A few weeks ago, Katie baked chocolate muffins to take to church potluck.
After she’d pulled them from the oven and set them on the stove to cool, she hopped up onto the counter and rummaged through our junk cabinet. A moment later, she emerged, triumphantly clutching a place card holder, a relic leftover from some long ago party.
(Yes, we have an entire junk cabinet. And also a drawer. And also a basket. Some days, it feels like all our house is a repository for junk. C’est la vie.)
She slid a post-it note into the holder, then read it to me: “Please take only one half so everyone who wants one can have one. Thank you!”
“It’s for potluck,” she explained. “So that people don’t take more than their fair share. I want everyone who wants one to get one.”
Recently, I was talking with some friends about the weighty responsibility of raising kids.
If I’m honest, what I want most is a checklist. A guarantee. If I just do x, y, and z, my kids will be ok. If I can only do these things and not those, if I only make the right choices or use the right kind of discipline or attend the right church, the outcome will be sure.
But, of course, it doesn’t work that way.
As one (wiser) friend said, “It isn’t up to us! In a way, it’s really freeing. Our job is to be faithful to what God has given us to do, then to let go and trust Him with the rest.”
I told Katie that I appreciated her desire to share with as many people as possible, but that it wasn’t our job to police who took what. Jonathan, not surprisingly, did a better job of articulating what I was trying to say.
“It goes against the generosity you’re showing by making muffins in the first place,” he said. “Part of giving is letting go. You can’t control what happens when you’re generous; it’s your job to give, and then see what happens.”
She wasn’t convinced.
“I was so careful to be kind and polite, though!” She paused, studying her note. “And I wrote it in such neat handwriting, too.”
(When I read parts of this out loud to her for pre-post approval, she scrunched her nose at me. “It isn’t really that neat, though. Maybe you could just leave the picture out?”
“I need a picture,” I told her.
“And the whole thing kind of makes me sound like a little girl.”
“Would you rather I didn’t post it?”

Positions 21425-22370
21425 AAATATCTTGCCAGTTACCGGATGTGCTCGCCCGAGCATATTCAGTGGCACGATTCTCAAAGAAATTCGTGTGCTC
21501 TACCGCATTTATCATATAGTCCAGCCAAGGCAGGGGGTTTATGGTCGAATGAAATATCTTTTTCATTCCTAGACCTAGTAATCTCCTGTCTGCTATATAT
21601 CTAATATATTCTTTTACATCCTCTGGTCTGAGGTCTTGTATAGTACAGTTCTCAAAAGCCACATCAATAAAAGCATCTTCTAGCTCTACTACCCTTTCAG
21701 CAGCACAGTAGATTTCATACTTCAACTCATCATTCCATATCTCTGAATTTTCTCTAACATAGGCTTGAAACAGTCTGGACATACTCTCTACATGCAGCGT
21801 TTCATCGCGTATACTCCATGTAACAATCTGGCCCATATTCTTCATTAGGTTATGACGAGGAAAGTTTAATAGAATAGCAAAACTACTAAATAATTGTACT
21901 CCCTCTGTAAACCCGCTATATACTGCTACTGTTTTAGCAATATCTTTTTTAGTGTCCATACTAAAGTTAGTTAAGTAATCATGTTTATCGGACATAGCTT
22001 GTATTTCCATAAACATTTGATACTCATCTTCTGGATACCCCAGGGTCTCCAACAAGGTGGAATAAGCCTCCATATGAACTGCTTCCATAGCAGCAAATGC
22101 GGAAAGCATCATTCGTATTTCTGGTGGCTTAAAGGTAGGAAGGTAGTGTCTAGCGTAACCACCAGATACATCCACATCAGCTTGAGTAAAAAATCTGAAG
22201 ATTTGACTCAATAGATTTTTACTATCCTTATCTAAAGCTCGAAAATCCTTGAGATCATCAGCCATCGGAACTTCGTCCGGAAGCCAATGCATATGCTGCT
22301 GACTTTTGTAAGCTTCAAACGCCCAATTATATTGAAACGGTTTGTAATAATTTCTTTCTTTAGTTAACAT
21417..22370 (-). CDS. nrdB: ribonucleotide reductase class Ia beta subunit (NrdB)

She shrugged. “No, it’s ok.”)
I’m not particularly good at letting go.
If I give advice to someone or attempt to speak life into a difficult situation, I want those involved to heed what I say. When I’m teaching my kids, I want them to recognize the truth, beauty, and goodness of what I lay before them, and to live their lives accordingly. Every time I write something and share it, I want the things I say to make a difference to those who read it.
(And, lest you think it’s all about the weighty things around here, this also applies to the mundane. When I cook dinner, I want it to be appreciated. When I fold laundry, I want it to be placed neatly in drawers and closets. When I clean the house, I want it to stay clean for more than five minutes.)
I spend my time and energy and resources on such things because I care–deeply–about the results. And somewhere in my heart of hearts, I believe that it’s on me to make things happen, to make sure everything turns out ok.
Neat handwriting or not, the note stayed behind when we left for church.
It was her decision, not ours.
(I say this with full knowledge of the influence an adult’s opinion can have on a child. Still, we let her make the final call.)
We carried the plate of muffins inside and set it on the long potluck table, between salads and casseroles and fruit. One item among many others, given freely and generously, without control.
To state the obvious: I can’t make sure everything turns out ok, no matter how hard I try. I just don’t have that kind of control.
(On my good days, I can admit that’s a good thing.)
That’s what my friend meant, I think, when she said that letting go was freeing. She wasn’t telling us to stop striving, to stop caring, to stop growing or learning or loving.
She was encouraging us to release the responsibility for the outcomes, a responsibility which was never ours to carry in the first place. She was reminding us to do what was in front of us diligently and faithfully and prayerfully and to trust God for the rest. To give of ourselves freely and generously, without control, and then to wait and see what happens.
As it turned out, Katie needn’t have worried.
She wasn’t the only one to notice that certain hands are sometimes overeager when loading their plates with all the bounty of potluck. And those others who noticed took a different approach to ensuring there was enough: they moved selected items – some smoked tri-tip, a hearty stew, Katie’s muffins, and more – to a tall table tucked back against the wall, out of sight of the suspected culprits.
After the initial rush, and even later, when the tables had been picked over and picked over again, our platter was there, with six muffin halves left.
On his way out the door, we were stopped by a young teen, one of those, perhaps, at whom Katie’s note was aimed.
“Can I have one?”
“Can I have two?”
“Go for it.”
Jonathan cut him off when he asked for three. He had spotted a dear (adult) friend of Katie’s. “Did you get one of these?” he asked, pointing to the plate. “Katie made them.”
“Well, I’d better try one, then!” She snagged one, and so did two people sitting next to her.
I ate the last one myself as I walked to the car, where Katie was waiting. She saw the empty plate in my hands.
“Did you get to try one?” she asked.
“I did.” I flashed her a grin. “They were delicious.”